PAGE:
Hitotsubashi Institute for Advanced Study


Decentralized Targeting of Agricultural Credit Programs: Private versus Political Intermediaries


We compare two different methods of appointing a local commission agent as an intermediary for a credit program. In the Trade-Agent Intermediated Lending Scheme (TRAIL), the agent was a randomly selected established private trader, while in the Gram Panchayat-Agent Intermediated-Lending Scheme (GRAIL), he was randomly chosen from nominations by the elected village council. More TRAIL loans were taken up, but repayment rates were similar, and TRAIL loans had larger average impacts on borrowers’ farm incomes. The majority of this difference in impacts is due to differences in treatment effects conditional on farmer productivity, rather than differences in borrower selection patterns. The findings can be explained by a model where TRAIL agents increased their middleman profits by helping more able treated borrowers reduce their unit costs and increase output. In contrast, for political reasons GRAIL agents monitored the less able treated borrowers and reduced their default risk.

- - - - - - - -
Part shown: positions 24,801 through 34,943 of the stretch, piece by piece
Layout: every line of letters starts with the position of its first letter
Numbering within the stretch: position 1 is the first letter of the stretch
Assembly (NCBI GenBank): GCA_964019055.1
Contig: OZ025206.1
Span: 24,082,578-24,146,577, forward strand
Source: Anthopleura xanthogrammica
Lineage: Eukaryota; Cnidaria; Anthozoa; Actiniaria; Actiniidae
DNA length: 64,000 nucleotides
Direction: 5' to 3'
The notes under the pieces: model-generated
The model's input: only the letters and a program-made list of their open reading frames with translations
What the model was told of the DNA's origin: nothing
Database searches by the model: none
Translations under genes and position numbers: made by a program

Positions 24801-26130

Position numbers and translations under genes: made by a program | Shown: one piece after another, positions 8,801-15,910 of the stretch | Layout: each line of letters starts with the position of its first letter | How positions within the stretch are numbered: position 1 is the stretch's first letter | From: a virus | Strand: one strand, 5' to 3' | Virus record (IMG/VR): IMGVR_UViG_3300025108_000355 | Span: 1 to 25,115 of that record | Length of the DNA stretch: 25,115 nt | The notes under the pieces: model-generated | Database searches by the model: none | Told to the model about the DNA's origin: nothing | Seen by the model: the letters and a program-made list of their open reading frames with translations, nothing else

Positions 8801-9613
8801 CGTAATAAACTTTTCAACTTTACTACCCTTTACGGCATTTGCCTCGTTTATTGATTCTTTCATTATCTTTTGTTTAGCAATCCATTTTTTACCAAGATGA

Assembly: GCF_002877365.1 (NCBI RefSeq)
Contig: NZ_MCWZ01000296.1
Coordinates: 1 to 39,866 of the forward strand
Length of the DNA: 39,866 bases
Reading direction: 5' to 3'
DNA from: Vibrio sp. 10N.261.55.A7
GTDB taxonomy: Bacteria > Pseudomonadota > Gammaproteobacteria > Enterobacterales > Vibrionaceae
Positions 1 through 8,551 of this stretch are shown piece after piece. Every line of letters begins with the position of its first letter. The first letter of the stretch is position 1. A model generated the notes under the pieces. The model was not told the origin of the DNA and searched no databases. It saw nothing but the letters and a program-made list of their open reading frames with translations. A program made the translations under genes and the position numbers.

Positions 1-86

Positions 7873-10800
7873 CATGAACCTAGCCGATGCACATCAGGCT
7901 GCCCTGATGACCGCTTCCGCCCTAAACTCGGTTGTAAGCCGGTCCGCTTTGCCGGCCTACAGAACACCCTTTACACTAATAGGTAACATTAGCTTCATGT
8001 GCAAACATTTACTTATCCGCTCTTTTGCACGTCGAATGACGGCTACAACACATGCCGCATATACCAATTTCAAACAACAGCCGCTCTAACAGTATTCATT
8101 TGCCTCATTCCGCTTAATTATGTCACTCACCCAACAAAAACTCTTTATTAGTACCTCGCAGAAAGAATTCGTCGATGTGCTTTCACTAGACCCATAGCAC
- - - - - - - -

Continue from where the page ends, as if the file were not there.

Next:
Report No.: HIAS-E-94
Author(s): Pushkar Maitra(a)
Sandip Mitra(b)
Dilly Mookherjee(c)
Sujata Visaria(d)
Affiliation: (a) Department of Economics, Monash University, Clayton Campus, VIC 3800, Australia
(b) Sampling and Official Statistics Unit, India Statistical Institute, 203 B.T. Road, Kolkata 700108, India
(c) Department of Economics, Boston University, 270 Bay State Road, Boston, MA 02215, USA
(d) Sujata Visaria, Department of Economics, Lee Shau Kee Business Building, Hong Kong University of Science and Technology, Clear Water Bay, Hong kong
Issued Date: January 2020
Keywords: Targeting, Intermediation, Decentralization, Community Driven Development, Agricultural Credit, Networks
JEL: H42, I38, O13, O16, O17